Next on The Roundtable's meeting calendar is the all-member Annual Meeting on June 13-14 in Washington, DC. 

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House Republicans Pass Debt Ceiling Bill
House Passes Debt Ceiling Bill

House Republicans this week narrowly passed legislation—the Limit, Save, Grow Act (H.R. 2811)—that would slash government spending and rescind much of the Biden administration’s climate-related incentives in an effort to spur bipartisan talks on raising the nation’s $31.4 trillion debt ceiling. (Roll Call, April 26 and Reuters, April 27)

Avoiding Default

  • The White House issued an April 25 Statement of Administration Policy that the GOP bill would be vetoed if it ever made it to President Biden’s desk. Biden added he is willing to meet with House Speaker Kevin McCarthy (R-CA), but that extending the debt limit is “not negotiable.” Senate Majority Leader Chuck Schumer (D-NY) responded to passage of the House bill by stating it “has no hope of ever becoming law.” (Schumer Floor Remarks, April 27)

  • The Congressional Budget Office released an analysis this week showing that H.R. 2811 would reduce $4.8 trillion from the deficit by setting caps on federal spending over the next 10 years—with an additional $570 billion in savings coming from rescinding energy tax provisions passed in the Inflation Reduction Act. (Tax Notes, April 27 and Roundtable Weekly, Aug. 12, 2022)

  • Mark Zandi, the chief economist at Moody's Analytics testified before Congress last month that if no resolution to the debt limit is reached before mid-August, “a default would be a catastrophic blow to the already-fragile economy.” (Zandi’s written testimony, March 7)

  • A previous standoff over the debt limit in 2011 led to a downgrade of the government's credit rating, which pushed borrowing costs higher. (ABC News, Jan. 24)

Roundtable ResponseRER's Jefrey DeBoer and John Fish

  • The Roundtable and 13 other national real estate organizations sent a joint letter last month urging congressional leaders to raise the debt limit to avoid agitating the stability of U.S. financial markets and roiling significant sectors of the American economy unnecessarily. (Coalition letter, March 29)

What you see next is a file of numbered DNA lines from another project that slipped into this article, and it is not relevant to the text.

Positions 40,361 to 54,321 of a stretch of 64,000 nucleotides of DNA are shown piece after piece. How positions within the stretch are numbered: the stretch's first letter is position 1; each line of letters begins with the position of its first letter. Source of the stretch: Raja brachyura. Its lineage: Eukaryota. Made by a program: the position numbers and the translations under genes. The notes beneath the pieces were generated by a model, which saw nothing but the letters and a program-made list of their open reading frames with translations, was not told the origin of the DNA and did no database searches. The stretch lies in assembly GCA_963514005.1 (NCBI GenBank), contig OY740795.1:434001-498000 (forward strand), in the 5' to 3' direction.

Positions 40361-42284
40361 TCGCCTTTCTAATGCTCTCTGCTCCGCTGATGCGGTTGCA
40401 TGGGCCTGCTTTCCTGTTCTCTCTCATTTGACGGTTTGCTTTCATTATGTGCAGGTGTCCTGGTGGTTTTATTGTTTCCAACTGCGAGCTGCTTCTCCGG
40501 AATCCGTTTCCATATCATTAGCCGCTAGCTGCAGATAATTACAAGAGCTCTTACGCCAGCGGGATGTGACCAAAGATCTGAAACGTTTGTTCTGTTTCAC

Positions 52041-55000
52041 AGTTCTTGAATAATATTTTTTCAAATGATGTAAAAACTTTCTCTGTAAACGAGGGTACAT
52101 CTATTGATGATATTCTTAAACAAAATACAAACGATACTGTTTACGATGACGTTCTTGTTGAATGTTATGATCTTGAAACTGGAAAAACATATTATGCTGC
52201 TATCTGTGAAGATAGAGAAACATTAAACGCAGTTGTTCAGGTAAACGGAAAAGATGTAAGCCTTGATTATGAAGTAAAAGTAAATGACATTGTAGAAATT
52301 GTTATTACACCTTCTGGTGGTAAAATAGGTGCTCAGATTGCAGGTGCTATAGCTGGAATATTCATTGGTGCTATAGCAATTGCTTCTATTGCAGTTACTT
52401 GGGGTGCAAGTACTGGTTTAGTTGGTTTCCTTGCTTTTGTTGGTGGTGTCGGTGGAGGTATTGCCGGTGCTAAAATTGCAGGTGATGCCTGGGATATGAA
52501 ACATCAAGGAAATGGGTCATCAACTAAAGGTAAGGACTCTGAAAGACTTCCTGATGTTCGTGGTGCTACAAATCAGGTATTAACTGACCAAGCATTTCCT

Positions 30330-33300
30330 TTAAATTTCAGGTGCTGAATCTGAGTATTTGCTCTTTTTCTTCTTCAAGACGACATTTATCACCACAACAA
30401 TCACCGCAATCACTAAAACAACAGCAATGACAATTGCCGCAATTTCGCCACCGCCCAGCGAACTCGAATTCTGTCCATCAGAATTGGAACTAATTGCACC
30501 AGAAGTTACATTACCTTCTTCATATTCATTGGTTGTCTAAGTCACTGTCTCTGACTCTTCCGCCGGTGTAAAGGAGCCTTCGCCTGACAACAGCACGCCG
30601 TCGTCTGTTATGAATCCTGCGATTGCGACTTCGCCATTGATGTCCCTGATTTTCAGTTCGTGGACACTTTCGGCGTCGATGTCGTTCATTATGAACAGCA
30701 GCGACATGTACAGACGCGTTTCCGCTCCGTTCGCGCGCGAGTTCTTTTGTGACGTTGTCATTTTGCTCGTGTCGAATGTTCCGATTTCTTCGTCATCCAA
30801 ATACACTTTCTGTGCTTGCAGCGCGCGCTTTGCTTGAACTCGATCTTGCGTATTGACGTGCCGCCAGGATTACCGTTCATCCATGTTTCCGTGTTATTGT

• Real Estate Roundtable Chair John Fish, right above, (Chairman and CEO, SUFFOLK) and President and CEO Jeffrey DeBoer, left, have also called on Roundtable members to contact both policymakers in Congress and the White House to raise the debt ceiling. (Roundtable Weekly, Jan. 20)

  • DeBoer said, “Some threats to the U.S. economy are unavoidable, others are ones of our own making and entirely unnecessary. The potential for a default on the federal debt is a needless and inexcusable risk with potentially dire consequences for U.S. real estate, workers and retirees, and the entire economy. The full faith and credit of the United States government should not be open to negotiation.”

The impact of negotiations over federal spending and raising the debt ceiling on the national economy and CRE markets was a focus of discussion during The Roundtable’s Spring Meeting this week (see story above). It is possible that intense discussions among DC policymakers on these issues will be underway during The Roundtable’s all-member meeting on June 13-14 in Washington, DC.